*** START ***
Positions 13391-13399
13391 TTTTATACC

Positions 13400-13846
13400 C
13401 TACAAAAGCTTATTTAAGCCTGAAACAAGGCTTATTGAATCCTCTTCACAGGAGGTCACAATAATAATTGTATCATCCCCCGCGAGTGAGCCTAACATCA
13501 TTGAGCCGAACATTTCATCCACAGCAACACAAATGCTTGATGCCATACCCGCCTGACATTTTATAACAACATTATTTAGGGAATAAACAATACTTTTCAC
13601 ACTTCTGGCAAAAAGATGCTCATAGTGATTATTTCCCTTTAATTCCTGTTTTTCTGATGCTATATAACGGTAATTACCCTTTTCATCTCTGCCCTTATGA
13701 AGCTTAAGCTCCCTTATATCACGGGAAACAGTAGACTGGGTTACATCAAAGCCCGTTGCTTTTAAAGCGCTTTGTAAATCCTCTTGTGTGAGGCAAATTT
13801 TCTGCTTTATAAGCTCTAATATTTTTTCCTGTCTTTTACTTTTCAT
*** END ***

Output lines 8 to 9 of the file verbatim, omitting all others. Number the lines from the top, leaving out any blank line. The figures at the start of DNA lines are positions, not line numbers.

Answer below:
13701 AGCTTAAGCTCCCTTATATCACGGGAAACAGTAGACTGGGTTACATCAAAGCCCGTTGCTTTTAAAGCGCTTTGTAAATCCTCTTGTGTGAGGCAAATTT
13801 TCTGCTTTATAAGCTCTAATATTTTTTCCTGTCTTTTACTTTTCAT